Tag: crumbling infrastructure

Monticello, Illinois officials caught pumping raw sewage into city streets

There has been at least one documented instance of officials in the city of Monticello, Illinois, which has a population of slightly over 5,000 people and is located in Piatt County in the central part of the state, pumping hundreds of thousands of gallons of raw sewage into city streets, where it flows through storm drains and into the Sangamon River. Now, the Office of Illinois Attorney General Lisa Madigan is suing the city over it:

The city (of Monticello, Illinois) is accused of pumping raw sewage into its streets. Now the state is taking the city to court. The Illinois Attorney General’s Office is suing the city of Monticello. Court documents state the city pumped almost a million gallons of raw sewage into the Sangamon River.

One city council member says it’s been happening for years. Court documents state it all started with a thunderstorm. On July 12, 2014, Monticello got three inches of rain and the city didn’t have a place to put all of the water.

Pictures residents took that day show water being pumped from the sewer into the streets. Normally, rainfall is supposed to flow into the storm drains, which eventually goes into the Sangamon River. The drains can’t handle a lot of rain and it gets diverted into the sewer lines, but when that happens the sewer could overflow.

Guess what Monticello, Illinois is spending its money on instead of investing in a new water treatment plant to replace the nearly 80-year-old water treatment facility…:

“Until now, nobody’s really paid attention,” said Alderman Joe Brown. “We’ve been putting money towards athletic fields instead of our sewer lines. So hopefully they’ll take it serious. Hopefully we’ll re-allocate the money so that we can fix our infrastructure.”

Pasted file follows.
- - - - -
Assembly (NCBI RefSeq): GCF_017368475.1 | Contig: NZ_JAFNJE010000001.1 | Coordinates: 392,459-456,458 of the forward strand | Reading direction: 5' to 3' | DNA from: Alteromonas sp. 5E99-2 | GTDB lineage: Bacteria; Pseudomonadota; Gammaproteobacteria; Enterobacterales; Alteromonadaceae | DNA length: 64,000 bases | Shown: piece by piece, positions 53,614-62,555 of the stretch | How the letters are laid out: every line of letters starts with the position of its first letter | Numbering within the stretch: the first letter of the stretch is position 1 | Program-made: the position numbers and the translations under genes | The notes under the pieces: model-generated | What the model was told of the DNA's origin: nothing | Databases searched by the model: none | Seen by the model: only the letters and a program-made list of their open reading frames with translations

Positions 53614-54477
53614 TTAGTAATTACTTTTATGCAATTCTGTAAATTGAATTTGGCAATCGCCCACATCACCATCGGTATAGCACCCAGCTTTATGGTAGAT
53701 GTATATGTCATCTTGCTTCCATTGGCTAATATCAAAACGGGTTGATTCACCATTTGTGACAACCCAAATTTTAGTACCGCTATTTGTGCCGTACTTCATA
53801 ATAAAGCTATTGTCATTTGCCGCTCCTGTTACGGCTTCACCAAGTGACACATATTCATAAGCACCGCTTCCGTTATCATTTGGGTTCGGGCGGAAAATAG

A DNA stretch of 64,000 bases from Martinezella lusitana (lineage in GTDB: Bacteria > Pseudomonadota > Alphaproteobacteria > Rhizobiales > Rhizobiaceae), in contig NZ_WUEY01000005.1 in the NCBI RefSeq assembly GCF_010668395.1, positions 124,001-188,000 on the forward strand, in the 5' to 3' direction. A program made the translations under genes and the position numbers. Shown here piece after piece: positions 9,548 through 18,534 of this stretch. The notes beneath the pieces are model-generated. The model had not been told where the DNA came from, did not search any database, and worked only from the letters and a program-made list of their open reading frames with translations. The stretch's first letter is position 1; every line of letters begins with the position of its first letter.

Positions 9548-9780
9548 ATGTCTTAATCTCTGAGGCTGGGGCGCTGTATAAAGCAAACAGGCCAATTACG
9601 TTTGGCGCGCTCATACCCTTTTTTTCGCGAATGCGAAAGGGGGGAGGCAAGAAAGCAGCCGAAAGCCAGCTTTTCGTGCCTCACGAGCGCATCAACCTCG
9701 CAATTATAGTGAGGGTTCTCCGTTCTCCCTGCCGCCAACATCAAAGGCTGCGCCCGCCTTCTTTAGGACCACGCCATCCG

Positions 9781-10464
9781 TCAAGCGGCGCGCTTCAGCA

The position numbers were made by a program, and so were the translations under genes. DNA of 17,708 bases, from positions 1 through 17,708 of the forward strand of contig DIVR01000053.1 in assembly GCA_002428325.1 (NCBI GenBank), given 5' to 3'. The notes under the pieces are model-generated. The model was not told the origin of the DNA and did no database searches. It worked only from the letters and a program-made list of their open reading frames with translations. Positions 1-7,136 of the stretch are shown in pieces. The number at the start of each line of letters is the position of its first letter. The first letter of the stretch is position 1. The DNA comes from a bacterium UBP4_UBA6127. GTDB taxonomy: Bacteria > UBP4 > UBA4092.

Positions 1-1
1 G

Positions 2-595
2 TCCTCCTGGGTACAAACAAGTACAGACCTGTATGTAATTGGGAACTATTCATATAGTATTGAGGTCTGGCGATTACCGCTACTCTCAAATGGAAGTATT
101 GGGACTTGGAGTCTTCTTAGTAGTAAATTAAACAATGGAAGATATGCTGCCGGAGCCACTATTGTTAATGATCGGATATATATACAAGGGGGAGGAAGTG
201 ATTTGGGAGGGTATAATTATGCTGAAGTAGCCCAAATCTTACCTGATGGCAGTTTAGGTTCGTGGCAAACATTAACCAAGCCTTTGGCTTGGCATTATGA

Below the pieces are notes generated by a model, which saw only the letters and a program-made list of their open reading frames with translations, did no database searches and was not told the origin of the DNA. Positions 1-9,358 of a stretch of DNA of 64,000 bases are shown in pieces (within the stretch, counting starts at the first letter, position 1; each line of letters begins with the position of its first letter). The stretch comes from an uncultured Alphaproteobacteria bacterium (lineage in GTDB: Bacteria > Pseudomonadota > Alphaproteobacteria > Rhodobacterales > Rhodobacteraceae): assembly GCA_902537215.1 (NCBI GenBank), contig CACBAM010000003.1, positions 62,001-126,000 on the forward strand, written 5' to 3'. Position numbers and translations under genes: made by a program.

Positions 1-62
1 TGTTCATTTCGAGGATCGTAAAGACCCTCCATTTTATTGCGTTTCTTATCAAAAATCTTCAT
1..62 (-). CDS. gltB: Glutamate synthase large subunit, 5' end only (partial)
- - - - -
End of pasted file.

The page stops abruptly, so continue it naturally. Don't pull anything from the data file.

(emphasis mine)

The city of Monticello, Illinois clearly has serious problems with its sewage system, yet the city is spending money on athletic facilities instead of new sewage lines or a new water treatment plant. It’s clear to me that officials in Monticello clearly have the wrong priorities.

Sadly, what is going on in Monticello is only a microcosm of what is going on in the entire country. While stadiums, arenas, and other athletic facilities get millions of dollars in taxpayer money, our nation’s roads, rail lines, water lines, sewage systems, and other forms of infrastructure are falling apart.

Bruce Rauner and his allies raided Illinois transportation funds

AUTHOR’S NOTE: The author of this blog post has no intention whatsoever of running against Republican Illinois State Representative Chad Hays and is not in any way affiliated with Better Roads Ahead.

My governor and state representative, Gov. Bruce Rauner (R-IL) and State Rep. Chad Hays (R-Catlin, IL), helped raid hundreds of millions of dollars from funds collected from state gasoline taxes, which are supposed to be used to pay for road construction and maintenance. In typical Illinois fashion, Rauner, Hays, and their ilk decided to use the money for other purposes.

A political front group called Better Roads Ahead, an organization that supports repairing and replacing Illinois’s structurally deficient bridges, sent my household this mailer attacking Rauner and Hays for putting the lives of Illinoisans at risk:

Better Roads Ahead Flyer - Front
Better Roads Ahead Flyer – Front
Better Roads Ahead Flyer - Back
Better Roads Ahead Flyer – Back

To give readers of this blog post a general idea of how terrible the condition of our nation’s infrastructure is, I strongly recommend reading and viewing this 60 Minutes feature about our nation’s crumbling infrastructure. You’d be absolutely shocked at how terrible the condition of our nation’s roads, railroads, and bridges are.

I find it highly disgusting that Rauner, Hays, and their ilk would use taxpayer money collected from state gasoline taxes, which are supposed to be used to fund road construction and maintenance here in Illinois, and use the money for other purposes. I would only support raiding transportation funds and using them for other purposes if our state’s politicians literally had no other option available to them to balance the state budget. The actions of our state’s politicians could result in bridge collapses that could kill tens of people. After all, if it happened in Minnesota, it could certainly happen here in Illinois.

To put it mildly, Illinoisans simply cannot afford the Rahm-Rauner-Hays corporate agenda, especially when it comes to transportation.